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Last Updated: Tuesday, 23 March, 2004, 08:58 GMT
In pictures: India's ship-breakers
Rusting hulk beached at Alang, India
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Greenpeace estimates 90% of obsolete ships are broken up in India, Bangladesh, Pakistan, China and Turkey. All pictures courtesy of Greenpeace.
Ships at Alang
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From the 1970s, higher costs due to improving health and safety standards in Europe have led to ship-breaking work moving to the developing world.
Ship beached at Alang
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Many of the ships destined to be sold for scrap contain hazardous materials such as asbestos and PCBs.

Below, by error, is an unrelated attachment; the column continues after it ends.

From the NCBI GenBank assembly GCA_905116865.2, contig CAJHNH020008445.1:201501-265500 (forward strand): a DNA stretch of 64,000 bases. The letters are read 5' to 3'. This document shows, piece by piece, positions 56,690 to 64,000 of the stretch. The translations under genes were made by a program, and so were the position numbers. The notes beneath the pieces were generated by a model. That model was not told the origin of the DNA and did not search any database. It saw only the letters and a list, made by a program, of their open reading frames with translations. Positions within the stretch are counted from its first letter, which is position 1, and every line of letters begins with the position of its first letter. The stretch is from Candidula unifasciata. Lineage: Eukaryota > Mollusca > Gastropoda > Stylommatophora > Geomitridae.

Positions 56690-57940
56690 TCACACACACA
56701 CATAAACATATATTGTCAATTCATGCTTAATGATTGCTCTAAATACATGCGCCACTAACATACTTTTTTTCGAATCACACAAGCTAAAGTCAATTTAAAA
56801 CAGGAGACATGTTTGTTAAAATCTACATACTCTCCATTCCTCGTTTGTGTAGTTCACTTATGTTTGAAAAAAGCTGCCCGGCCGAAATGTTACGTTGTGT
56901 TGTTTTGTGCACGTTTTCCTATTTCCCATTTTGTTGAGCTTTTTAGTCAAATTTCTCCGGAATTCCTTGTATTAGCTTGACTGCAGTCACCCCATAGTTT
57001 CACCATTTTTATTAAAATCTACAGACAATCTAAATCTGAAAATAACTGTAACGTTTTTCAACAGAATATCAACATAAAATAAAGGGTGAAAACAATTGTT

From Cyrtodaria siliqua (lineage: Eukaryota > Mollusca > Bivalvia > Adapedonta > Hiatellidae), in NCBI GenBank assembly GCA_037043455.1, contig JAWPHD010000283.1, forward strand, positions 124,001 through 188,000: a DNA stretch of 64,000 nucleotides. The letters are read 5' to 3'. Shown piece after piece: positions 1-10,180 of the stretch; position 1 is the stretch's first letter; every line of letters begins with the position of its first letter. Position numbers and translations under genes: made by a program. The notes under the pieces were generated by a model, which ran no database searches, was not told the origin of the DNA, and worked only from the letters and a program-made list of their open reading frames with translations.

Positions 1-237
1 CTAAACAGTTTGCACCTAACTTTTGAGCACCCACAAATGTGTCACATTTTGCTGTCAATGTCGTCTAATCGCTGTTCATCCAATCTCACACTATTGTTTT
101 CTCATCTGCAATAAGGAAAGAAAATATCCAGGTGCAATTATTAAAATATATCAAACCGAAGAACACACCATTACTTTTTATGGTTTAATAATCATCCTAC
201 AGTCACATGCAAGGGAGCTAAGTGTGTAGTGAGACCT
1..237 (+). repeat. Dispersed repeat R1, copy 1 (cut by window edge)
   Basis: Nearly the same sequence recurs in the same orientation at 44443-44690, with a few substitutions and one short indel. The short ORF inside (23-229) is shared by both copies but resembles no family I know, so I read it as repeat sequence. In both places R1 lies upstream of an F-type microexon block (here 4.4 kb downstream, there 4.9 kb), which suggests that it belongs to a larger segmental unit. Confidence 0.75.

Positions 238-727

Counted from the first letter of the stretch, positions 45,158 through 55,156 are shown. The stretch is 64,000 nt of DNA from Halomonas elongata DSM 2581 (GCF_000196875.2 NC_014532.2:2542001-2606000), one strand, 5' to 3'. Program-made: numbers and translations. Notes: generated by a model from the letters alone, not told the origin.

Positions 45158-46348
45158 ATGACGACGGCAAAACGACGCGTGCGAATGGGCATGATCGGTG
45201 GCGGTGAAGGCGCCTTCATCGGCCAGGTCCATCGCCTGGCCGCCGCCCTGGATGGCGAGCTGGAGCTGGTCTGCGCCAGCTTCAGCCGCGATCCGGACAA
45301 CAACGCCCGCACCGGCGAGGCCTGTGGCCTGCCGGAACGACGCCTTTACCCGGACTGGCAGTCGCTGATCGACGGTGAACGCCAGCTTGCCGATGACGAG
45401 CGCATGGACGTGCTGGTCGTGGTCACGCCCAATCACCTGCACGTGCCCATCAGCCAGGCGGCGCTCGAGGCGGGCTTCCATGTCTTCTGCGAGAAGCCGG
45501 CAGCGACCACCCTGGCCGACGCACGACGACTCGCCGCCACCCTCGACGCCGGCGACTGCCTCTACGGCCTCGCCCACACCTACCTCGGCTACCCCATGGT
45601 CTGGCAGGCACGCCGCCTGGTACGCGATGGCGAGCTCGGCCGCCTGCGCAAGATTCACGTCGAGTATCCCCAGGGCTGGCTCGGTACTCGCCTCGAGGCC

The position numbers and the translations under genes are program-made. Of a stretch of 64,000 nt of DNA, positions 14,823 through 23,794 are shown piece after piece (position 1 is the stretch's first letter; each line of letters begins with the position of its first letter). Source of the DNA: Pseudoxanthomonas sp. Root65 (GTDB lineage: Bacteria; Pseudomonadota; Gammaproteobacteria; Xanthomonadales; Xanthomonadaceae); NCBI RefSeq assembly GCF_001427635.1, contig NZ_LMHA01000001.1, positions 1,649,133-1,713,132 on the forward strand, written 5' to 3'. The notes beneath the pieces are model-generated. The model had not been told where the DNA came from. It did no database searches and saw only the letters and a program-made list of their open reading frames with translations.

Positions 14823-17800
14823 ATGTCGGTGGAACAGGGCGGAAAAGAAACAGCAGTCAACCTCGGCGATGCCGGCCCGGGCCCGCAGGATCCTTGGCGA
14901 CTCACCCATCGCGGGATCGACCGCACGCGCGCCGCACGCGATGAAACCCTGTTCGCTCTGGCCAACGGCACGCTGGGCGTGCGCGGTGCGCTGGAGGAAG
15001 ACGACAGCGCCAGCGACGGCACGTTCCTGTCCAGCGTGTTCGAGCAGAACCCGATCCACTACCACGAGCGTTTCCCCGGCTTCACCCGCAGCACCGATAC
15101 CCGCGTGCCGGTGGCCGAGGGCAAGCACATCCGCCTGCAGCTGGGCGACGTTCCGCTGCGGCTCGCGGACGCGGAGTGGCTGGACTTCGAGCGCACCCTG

Workers carry a girder at Alang in India
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Workers have little or no protective gear, often going barefoot, and there is regular use of child labour.
Workers drops boarding onto a fire at Alang
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Workers dump material stripped from the ships onto fires, not knowing it contains lethal asbestos.
Ship-breaker wields a hammer at Alang
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As well as asbestos, falling metal and explosions caused by cutting gear hitting fuel tanks are among the dangers.
Three women sit in the midst of debris at Alang
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Many of the workers are paid as little as 1 a day.
Man breaks boarding at Alang
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Many of the ships that end up in developing countries have been under flags of convenience



SEE ALSO:
'Ghost fleet' costs top 9m
21 Jan 04  |  Tees
Q&A: Ghost ships
07 Jan 04  |  England
Inquiry into ghost ships deal
03 Nov 03  |  Tees


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